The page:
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RFID Ensures a Proper Seal for Health-Care Packaging

Nelipak has released the latest version of its medical packaging sealing equipment, which employs RFID technology to ensure that the correct components are used.
By Claire Swedberg
May 25, 2018

Global health-care packaging company Nelipak provides thermo-formed packaging that has been used in the medical device and pharmaceutical industry for more than 60 years. The company also offers sealing machinery that can be utilized along with Nelipak's products to seal up a medical or drug-delivery device that is being packaged.

During the past few years, Nelipak has added RFID and other functionalities to its tray-sealing machine range, in order to provide greater control for users. This month, the company released the latest version of the system, known as the NX-B 4-station rotary—a free-standing tray and blister lid sealer that employs passive HF RFID technology to ensure that the components used in the sealing machine match the requirements for that particular package and product.

Nelipak's NX-B 4-station rotary
Nelipak, headquartered in Cranston, R.I., operates eight packaging manufacturing locations, with approximately 1,100 of its machines currently in operation by customers throughout Europe and North America. "Our core business is clean room packaging for the health-care and pharmaceutical markets," says Sean Egan, Nelipak's global marketing director. Companies that utilize Nelipak's packaging and sealing technology make products such as catheters, implantable orthopedic devices and oncology medications. Controlling the packaging of such items is imperative, the firm explains, since regulatory bodies need to see proof that each product was packed within specifications prior to sterilization, and that it is properly sealed before a patient receives it.

Each package can have its own requirements in terms of the heat, pressure and amount of time involved in the application and heating of a sealant, to ensure a proper lid seal without affecting the quality of the product inside. The company refers to these specifications as each product's "recipe." To ensure that mistakes are not made, regulatory bodies seek records of each sealing process parameters. "It's important to provide evidence to regulatory bodies about the components used" during each sealing process, says Bert Verheugen, Nelipak's VP of technical support.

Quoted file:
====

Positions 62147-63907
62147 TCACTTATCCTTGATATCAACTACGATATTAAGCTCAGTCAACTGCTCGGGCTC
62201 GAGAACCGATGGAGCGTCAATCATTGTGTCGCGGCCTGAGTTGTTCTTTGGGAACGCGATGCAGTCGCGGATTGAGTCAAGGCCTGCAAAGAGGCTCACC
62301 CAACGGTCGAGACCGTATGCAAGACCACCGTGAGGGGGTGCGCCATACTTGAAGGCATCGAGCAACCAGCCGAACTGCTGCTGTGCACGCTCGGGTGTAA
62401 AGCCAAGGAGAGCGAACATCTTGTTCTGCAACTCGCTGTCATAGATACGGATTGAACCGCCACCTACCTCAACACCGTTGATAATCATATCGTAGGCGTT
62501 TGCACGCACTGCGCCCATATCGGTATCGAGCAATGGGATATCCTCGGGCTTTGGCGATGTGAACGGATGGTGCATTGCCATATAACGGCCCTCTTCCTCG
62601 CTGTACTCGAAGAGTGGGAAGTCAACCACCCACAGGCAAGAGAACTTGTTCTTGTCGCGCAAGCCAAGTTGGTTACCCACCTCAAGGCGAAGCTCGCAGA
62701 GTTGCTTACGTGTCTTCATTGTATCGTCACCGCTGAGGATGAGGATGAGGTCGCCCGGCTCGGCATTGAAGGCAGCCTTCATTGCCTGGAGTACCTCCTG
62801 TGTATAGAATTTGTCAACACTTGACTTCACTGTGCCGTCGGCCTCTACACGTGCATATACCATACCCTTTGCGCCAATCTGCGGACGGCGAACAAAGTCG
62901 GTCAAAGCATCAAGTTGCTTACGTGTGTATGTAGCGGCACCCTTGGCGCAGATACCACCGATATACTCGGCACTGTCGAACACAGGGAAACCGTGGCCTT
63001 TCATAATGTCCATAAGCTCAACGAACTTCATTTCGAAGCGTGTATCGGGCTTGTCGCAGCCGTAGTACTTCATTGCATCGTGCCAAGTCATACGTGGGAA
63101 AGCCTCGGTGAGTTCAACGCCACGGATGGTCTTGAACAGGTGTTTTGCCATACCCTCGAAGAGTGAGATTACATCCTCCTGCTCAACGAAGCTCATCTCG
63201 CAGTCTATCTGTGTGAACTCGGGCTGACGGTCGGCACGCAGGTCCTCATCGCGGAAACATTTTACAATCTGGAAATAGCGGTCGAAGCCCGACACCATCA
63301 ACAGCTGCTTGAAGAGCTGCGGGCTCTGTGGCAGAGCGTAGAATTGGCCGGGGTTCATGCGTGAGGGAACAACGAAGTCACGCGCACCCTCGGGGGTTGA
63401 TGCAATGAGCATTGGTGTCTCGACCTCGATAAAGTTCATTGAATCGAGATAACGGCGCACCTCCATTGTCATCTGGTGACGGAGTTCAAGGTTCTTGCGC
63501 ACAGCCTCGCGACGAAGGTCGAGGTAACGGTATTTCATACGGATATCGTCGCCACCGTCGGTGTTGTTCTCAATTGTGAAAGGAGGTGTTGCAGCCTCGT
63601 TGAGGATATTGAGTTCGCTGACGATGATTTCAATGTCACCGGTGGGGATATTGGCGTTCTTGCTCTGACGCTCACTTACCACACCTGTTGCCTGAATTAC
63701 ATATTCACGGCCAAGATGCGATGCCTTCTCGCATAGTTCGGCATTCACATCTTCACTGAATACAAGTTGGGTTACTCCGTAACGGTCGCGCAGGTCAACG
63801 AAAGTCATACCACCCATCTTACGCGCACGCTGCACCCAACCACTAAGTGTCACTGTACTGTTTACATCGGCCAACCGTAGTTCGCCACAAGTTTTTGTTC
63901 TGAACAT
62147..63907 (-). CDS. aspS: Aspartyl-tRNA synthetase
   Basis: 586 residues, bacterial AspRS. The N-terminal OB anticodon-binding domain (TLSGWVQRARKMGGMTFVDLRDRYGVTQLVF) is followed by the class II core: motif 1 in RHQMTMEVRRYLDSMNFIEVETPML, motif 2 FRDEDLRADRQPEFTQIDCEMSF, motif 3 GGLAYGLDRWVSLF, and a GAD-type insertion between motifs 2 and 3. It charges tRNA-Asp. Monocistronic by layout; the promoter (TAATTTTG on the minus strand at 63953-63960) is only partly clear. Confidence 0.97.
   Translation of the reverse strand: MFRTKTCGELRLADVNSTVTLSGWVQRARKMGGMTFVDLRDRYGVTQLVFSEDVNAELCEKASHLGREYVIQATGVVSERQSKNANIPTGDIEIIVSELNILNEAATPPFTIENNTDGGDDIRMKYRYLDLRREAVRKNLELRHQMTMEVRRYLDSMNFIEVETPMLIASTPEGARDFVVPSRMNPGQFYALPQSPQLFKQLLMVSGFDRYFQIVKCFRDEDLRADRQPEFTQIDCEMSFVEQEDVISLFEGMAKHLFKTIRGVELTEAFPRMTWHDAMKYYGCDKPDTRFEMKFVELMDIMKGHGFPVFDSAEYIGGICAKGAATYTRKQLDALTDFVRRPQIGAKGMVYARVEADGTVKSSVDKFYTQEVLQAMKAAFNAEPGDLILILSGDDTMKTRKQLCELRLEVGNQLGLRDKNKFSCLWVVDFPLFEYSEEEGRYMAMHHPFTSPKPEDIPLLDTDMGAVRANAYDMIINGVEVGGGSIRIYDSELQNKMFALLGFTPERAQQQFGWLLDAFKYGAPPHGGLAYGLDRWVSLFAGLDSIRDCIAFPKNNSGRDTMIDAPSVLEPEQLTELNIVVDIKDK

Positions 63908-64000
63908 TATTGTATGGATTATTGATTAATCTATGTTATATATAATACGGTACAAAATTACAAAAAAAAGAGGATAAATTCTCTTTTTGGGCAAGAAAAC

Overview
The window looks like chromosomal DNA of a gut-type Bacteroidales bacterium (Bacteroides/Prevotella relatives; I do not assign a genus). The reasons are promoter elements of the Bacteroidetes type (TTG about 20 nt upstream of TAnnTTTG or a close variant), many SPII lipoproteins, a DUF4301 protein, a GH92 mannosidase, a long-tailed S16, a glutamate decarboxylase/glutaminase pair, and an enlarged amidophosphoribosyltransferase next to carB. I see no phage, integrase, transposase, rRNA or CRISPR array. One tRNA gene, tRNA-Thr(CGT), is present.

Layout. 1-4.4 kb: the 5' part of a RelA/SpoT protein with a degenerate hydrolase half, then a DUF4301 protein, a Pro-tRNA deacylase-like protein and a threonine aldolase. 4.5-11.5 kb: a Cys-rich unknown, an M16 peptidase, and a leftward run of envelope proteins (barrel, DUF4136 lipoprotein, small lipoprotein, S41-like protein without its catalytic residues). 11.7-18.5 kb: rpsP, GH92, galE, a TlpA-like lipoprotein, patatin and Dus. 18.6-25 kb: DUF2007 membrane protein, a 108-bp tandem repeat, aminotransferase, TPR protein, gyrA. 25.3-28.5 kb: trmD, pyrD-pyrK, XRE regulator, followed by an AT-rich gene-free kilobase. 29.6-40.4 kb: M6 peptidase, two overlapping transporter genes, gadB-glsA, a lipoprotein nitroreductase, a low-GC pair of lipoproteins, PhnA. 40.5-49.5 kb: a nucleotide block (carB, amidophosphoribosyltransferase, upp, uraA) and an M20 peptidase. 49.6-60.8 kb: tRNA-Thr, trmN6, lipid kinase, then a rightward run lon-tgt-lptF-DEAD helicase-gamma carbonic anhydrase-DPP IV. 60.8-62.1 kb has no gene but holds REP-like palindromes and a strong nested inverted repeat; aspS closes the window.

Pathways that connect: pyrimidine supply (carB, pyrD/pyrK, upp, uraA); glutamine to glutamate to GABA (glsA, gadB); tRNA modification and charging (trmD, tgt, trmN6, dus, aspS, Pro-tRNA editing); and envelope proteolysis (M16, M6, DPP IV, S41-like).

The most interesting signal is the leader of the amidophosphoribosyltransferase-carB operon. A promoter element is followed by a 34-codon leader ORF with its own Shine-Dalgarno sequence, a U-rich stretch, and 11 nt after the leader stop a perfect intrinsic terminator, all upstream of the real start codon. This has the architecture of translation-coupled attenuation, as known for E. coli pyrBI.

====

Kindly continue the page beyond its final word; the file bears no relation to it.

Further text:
When the company began planning a next generation of its sealer equipment leveraging technological improvements, Egan says, it invited input from its customers. Those customers indicated that they wanted better control of the process, in order to ensure that only authorized individuals could adjust settings or change parameters, or simply operate the equipment. It also wanted a way to ensure that the proper tooling and recipe were always used for each product and type of packaging.

Nelipak supplied a six-level password functionality to provide specific levels of access to users for its new cleanroom-compatible device, as well as RFID technology to control which toolsets were being utilized with any given recipe. A user first inputs a password to enable the machinery to proceed through the sealing process, then enters product information and selects the related recipe of time, temperature and pressure for the sealing process defined in a product's specific recipe. The machine has a built-in processor that can store up to 20 recipes at a time. The user then places the tray, lids and packaged products in the machine and activates the sealing cycle.

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